• Value-based arrangements with meaningful downside financial risk: For this exception to apply, at least 10 percent of the physician’s remuneration must be at risk, which can be in the form of paybacks, withholds, incentive bonuses or other payment structures. Under the original proposal, downside risk had to be at least 25 percent of the physician’s remuneration.
  • Other value-based arrangements: There’s also a general exception allowing for any value-based arrangement, regardless of the size or nature of the parties to the arrangement, financial risk undertaken by the VBE or financial risk undertaken by the physician so long as the arrangement meets a detailed list of enumerated requirements.

Impact on Labs: As noted above, labs are not excluded from the new-based exceptions the way they were in the proposed rule. One more important thing to note: To qualify for any of these exceptions, a value-based physician compensation arrangement need only be commercially reasonable. Unlike most other Stark exceptions, the final rule doesn’t require that such arrangements be set in advance, consistent with fair market and not in any factor the volume or value of a physician’s referrals or other business the physician generates for the entity.

  1. New AKS Safe Harbors for Value-Based Arrangements

Parallel to the new Stark exceptions, the final rule creates three new AKS safe harbors for value-based arrangements:

  • Value-based arrangements with full financial risk: As with the Stark exception, this safe harbor applies when a VBE assumes full financial risk on a prospective basis for the cost of all patient care items/services covered by a payor for the target patient population within 12 months after the arrangement begins, to protect both monetary and in-kind remuneration.
  • Value-based arrangements with meaningful downside financial risk: For this safe harbor to apply, a VBE must assume substantial downside financial risk from a payor and a value-based participant must assume a meaningful share of the VBE’s total risk to protect both monetary and in-kind remuneration exchanged under value-based arrangements between VBEs and participants.
  • Care coordination arrangements to improve quality, health outcomes and efficiency: This safe harbor requires no assumption of downside risk by parties to a value-based arrangement to protect in-kind remuneration exchanged to engage in value-based activities that are directly connected to the coordination and management of care for the target patient population. Recipients must pay at least 15 percent of either the offeror’s costs or the fair market value of the remuneration.

Impact on Labs: Even though labs may now be considered “VBE participants,” the final rule expressly bars them from participating in the AKS safe harbors for value-based arrangements. Other ineligible entities include: pharmaceutical manufacturers, distributors, and wholesalers, pharmacy benefit managers and DMEPOS suppliers. Exception: The rule creates a separate pathway for certain DMEPOS companies to participate in protected care coordination arrangements that involve digital health technology. However, that pathway isn’t open to labs.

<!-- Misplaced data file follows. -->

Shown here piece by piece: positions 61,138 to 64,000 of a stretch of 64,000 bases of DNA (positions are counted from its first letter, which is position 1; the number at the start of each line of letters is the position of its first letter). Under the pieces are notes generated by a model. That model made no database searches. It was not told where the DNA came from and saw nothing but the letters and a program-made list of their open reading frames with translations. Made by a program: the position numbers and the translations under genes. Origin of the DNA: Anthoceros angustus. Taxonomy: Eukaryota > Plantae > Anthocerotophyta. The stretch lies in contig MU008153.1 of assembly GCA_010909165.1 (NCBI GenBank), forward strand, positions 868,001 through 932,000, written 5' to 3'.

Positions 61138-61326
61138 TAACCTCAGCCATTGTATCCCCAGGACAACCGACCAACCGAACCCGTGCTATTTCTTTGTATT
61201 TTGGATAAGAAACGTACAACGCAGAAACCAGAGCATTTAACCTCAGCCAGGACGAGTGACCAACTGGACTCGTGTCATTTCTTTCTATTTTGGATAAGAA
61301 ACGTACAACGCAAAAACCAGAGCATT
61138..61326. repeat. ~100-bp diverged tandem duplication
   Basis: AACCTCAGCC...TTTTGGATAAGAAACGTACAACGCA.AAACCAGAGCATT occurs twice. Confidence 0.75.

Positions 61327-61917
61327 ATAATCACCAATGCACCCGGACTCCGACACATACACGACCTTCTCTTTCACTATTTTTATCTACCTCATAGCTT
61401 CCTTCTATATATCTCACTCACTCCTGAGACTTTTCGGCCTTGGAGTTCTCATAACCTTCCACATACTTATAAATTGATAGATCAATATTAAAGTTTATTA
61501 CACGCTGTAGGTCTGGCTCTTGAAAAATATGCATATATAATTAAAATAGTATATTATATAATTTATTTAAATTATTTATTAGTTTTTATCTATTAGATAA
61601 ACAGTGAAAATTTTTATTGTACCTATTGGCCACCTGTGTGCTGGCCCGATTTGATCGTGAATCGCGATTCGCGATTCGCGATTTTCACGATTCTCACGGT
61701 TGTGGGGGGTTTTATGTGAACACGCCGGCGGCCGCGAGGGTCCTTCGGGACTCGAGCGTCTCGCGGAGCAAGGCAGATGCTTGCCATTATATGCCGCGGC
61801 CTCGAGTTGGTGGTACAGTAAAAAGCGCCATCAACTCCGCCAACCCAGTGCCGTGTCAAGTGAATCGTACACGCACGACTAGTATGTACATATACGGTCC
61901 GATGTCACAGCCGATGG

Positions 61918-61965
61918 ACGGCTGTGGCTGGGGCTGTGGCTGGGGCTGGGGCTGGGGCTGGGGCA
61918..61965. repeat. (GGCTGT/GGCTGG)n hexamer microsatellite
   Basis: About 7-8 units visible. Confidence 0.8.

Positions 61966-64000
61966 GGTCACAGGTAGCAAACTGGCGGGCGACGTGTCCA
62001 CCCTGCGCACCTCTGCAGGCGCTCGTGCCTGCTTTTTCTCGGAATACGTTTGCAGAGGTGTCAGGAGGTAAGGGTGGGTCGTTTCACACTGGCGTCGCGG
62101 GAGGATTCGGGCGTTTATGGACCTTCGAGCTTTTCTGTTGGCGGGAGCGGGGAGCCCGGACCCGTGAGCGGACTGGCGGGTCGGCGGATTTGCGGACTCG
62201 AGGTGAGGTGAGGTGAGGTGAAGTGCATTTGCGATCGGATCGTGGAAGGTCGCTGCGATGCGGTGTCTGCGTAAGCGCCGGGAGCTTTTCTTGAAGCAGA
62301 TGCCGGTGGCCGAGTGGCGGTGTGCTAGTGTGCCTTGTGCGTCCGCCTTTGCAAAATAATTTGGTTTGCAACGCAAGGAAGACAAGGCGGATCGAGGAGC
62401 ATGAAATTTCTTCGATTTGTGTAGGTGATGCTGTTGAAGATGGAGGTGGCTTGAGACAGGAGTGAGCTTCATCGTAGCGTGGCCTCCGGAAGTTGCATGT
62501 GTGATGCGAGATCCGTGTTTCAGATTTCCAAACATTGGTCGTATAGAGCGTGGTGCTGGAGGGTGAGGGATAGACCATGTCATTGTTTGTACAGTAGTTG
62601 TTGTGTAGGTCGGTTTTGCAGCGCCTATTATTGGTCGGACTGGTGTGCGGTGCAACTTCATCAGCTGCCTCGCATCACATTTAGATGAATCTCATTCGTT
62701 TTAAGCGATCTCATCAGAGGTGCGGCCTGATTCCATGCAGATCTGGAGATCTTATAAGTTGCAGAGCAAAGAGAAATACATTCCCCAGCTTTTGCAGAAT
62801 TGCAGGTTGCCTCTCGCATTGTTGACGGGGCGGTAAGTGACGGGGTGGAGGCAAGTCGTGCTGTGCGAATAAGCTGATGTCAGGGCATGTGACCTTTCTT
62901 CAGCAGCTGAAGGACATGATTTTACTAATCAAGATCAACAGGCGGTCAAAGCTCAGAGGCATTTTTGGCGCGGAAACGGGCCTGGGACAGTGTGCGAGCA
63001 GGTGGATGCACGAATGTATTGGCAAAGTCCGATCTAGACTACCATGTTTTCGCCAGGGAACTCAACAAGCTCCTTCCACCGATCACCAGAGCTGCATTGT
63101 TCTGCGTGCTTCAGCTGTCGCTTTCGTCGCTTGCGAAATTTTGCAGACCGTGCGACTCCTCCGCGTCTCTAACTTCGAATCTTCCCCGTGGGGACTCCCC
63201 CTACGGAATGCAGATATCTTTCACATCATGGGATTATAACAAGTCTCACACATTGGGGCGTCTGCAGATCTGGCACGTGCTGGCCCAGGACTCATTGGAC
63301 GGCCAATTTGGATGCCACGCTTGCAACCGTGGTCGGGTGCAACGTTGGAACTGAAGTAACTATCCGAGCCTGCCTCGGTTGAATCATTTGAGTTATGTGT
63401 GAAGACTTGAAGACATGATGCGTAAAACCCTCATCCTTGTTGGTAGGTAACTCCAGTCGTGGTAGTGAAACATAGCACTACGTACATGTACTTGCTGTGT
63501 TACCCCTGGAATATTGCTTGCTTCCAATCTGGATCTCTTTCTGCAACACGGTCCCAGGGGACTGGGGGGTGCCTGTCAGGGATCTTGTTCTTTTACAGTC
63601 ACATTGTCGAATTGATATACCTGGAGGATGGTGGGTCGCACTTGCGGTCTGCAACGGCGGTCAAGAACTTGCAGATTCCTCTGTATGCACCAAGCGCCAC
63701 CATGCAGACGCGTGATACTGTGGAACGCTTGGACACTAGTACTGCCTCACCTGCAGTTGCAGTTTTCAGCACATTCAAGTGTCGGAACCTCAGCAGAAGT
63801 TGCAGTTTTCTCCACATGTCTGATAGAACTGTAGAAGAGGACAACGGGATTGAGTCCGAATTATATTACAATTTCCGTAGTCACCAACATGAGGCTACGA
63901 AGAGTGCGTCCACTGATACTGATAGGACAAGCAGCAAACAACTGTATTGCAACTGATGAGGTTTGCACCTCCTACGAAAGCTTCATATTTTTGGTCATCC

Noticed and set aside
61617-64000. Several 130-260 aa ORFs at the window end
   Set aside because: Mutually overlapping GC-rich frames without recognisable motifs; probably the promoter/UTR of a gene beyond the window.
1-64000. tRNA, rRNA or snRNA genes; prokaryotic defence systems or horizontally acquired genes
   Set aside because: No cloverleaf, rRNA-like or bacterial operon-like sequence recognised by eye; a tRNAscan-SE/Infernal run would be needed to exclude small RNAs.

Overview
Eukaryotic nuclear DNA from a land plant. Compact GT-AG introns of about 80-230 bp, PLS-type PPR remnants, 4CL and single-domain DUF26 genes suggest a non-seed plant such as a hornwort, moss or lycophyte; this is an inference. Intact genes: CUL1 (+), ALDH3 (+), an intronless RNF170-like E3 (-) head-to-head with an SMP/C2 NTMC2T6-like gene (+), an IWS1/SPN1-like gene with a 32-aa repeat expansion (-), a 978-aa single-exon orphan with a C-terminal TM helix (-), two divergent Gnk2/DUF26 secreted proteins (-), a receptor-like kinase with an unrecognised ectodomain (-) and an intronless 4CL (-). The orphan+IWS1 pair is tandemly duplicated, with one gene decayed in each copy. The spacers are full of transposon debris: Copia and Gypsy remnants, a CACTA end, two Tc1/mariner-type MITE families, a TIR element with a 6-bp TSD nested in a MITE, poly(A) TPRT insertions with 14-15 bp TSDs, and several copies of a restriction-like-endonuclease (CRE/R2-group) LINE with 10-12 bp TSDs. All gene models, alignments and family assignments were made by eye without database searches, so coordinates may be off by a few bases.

1. New Exception/Safe Harbor for Cybersecurity Donations

 Current Stark exceptions and AKS safe harbors allow providers—other than labs—to donate EHR products and services to physicians for purposes of interoperability. The final rule expands the scope of the Stark EHR exception and establishes a new AKS safe harbor to cover cybersecurity products and services. To qualify for the exception/safe harbor:

  • The donation must be made under a written agreement;
  • The donated products/services must be certified as interoperable and not equivalent to products/services the physician already has; and
  • The physician must contribute 15 percent of the donor’s costs.

 Impact on Labs: The bad news is that both the expanded Stark exception and new AKS safe harbor excludes labs. 

  1. New AKS Safe Harbor for Beneficiary Incentives

Another new CMP exception and AKS safe harbor allows for beneficiary incentives under patient engagement and support arrangements designed to improve quality, health outcomes and efficiency.

Impact on Labs: Labs aren’t allowed to use the new beneficiary incentives safe harbors. The exclusion list includes the usual suspects but as with the new value-based care safe harbor, leaves a pathway open for DMEPOS companies.

  1. New Outcomes-Based Payments Safe Harbor

The final rule expands the current personal services and management contracts safe harbor to payments tied to achieving measurable outcomes that improve patient or population health or appropriately reduce payor costs. The definition of “outcomes-based payment” permitted includes a reward for successfully achieving an outcome measure or a recoupment or reduction in payment for failure to achieve an outcome measure.

Impact on Labs: Once again, the new safe harbor specifically excludes labs.

6. New Definitions Making Stark Exceptions Easier to Use